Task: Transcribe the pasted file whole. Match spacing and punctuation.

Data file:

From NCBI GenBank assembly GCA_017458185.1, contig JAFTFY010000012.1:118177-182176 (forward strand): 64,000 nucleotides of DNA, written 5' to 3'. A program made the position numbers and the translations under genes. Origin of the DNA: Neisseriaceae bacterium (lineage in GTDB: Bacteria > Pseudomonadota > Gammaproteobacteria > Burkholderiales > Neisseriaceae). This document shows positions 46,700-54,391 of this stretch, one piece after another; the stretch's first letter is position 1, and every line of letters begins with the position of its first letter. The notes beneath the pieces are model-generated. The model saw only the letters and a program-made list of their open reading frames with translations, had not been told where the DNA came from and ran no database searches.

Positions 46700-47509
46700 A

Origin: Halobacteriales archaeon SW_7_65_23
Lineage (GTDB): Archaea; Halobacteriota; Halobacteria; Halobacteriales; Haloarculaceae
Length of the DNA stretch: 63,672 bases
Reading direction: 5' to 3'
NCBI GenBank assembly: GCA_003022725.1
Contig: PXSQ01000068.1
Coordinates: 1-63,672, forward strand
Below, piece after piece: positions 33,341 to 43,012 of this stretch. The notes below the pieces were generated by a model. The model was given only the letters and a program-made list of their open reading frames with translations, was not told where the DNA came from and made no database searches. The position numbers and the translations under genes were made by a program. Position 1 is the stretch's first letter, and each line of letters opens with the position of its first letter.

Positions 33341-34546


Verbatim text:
From NCBI GenBank assembly GCA_017458185.1, contig JAFTFY010000012.1:118177-182176 (forward strand): 64,000 nucleotides of DNA, written 5' to 3'. A program made the position numbers and the translations under genes. Origin of the DNA: Neisseriaceae bacterium (lineage in GTDB: Bacteria > Pseudomonadota > Gammaproteobacteria > Burkholderiales > Neisseriaceae). This document shows positions 46,700-54,391 of this stretch, one piece after another; the stretch's first letter is position 1, and every line of letters begins with the position of its first letter. The notes beneath the pieces are model-generated. The model saw only the letters and a program-made list of their open reading frames with translations, had not been told where the DNA came from and ran no database searches.

Positions 46700-47509
46700 A

Origin: Halobacteriales archaeon SW_7_65_23
Lineage (GTDB): Archaea; Halobacteriota; Halobacteria; Halobacteriales; Haloarculaceae
Length of the DNA stretch: 63,672 bases
Reading direction: 5' to 3'
NCBI GenBank assembly: GCA_003022725.1
Contig: PXSQ01000068.1
Coordinates: 1-63,672, forward strand
Below, piece after piece: positions 33,341 to 43,012 of this stretch. The notes below the pieces were generated by a model. The model was given only the letters and a program-made list of their open reading frames with translations, was not told where the DNA came from and made no database searches. The position numbers and the translations under genes were made by a program. Position 1 is the stretch's first letter, and each line of letters opens with the position of its first letter.

Positions 33341-34546